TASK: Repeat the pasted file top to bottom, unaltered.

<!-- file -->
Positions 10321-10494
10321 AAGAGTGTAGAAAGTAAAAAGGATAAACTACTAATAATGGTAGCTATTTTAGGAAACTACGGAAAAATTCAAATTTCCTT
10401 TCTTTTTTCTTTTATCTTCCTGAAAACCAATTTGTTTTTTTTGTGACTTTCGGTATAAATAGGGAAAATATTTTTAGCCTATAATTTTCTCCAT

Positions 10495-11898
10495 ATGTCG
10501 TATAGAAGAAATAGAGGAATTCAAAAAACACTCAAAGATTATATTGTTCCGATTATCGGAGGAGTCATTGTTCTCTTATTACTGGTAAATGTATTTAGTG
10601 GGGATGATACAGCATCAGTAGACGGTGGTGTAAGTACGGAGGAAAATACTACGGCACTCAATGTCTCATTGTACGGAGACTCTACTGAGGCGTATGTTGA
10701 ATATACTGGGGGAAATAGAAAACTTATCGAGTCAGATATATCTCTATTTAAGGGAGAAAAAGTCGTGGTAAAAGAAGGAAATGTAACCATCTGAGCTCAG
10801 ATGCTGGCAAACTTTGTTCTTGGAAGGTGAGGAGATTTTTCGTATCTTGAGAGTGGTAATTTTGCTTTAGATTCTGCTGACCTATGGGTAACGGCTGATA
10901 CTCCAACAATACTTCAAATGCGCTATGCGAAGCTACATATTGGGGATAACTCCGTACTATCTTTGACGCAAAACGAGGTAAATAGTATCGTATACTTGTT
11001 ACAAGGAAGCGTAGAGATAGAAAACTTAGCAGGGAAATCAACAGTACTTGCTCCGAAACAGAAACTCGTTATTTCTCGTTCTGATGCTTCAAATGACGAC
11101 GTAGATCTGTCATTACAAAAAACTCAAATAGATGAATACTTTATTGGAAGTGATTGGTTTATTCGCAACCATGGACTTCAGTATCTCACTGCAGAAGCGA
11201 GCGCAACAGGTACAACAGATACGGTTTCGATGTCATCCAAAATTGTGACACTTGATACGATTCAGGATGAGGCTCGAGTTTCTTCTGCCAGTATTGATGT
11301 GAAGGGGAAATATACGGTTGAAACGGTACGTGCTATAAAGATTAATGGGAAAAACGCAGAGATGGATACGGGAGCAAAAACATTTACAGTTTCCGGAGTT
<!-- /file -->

Positions 10321-10494
10321 AAGAGTGTAGAAAGTAAAAAGGATAAACTACTAATAATGGTAGCTATTTTAGGAAACTACGGAAAAATTCAAATTTCCTT
10401 TCTTTTTTCTTTTATCTTCCTGAAAACCAATTTGTTTTTTTTGTGACTTTCGGTATAAATAGGGAAAATATTTTTAGCCTATAATTTTCTCCAT

Positions 10495-11898
10495 ATGTCG
10501 TATAGAAGAAATAGAGGAATTCAAAAAACACTCAAAGATTATATTGTTCCGATTATCGGAGGAGTCATTGTTCTCTTATTACTGGTAAATGTATTTAGTG
10601 GGGATGATACAGCATCAGTAGACGGTGGTGTAAGTACGGAGGAAAATACTACGGCACTCAATGTCTCATTGTACGGAGACTCTACTGAGGCGTATGTTGA
10701 ATATACTGGGGGAAATAGAAAACTTATCGAGTCAGATATATCTCTATTTAAGGGAGAAAAAGTCGTGGTAAAAGAAGGAAATGTAACCATCTGAGCTCAG
10801 ATGCTGGCAAACTTTGTTCTTGGAAGGTGAGGAGATTTTTCGTATCTTGAGAGTGGTAATTTTGCTTTAGATTCTGCTGACCTATGGGTAACGGCTGATA
10901 CTCCAACAATACTTCAAATGCGCTATGCGAAGCTACATATTGGGGATAACTCCGTACTATCTTTGACGCAAAACGAGGTAAATAGTATCGTATACTTGTT
11001 ACAAGGAAGCGTAGAGATAGAAAACTTAGCAGGGAAATCAACAGTACTTGCTCCGAAACAGAAACTCGTTATTTCTCGTTCTGATGCTTCAAATGACGAC
11101 GTAGATCTGTCATTACAAAAAACTCAAATAGATGAATACTTTATTGGAAGTGATTGGTTTATTCGCAACCATGGACTTCAGTATCTCACTGCAGAAGCGA
11201 GCGCAACAGGTACAACAGATACGGTTTCGATGTCATCCAAAATTGTGACACTTGATACGATTCAGGATGAGGCTCGAGTTTCTTCTGCCAGTATTGATGT
11301 GAAGGGGAAATATACGGTTGAAACGGTACGTGCTATAAAGATTAATGGGAAAAACGCAGAGATGGATACGGGAGCAAAAACATTTACAGTTTCCGGAGTT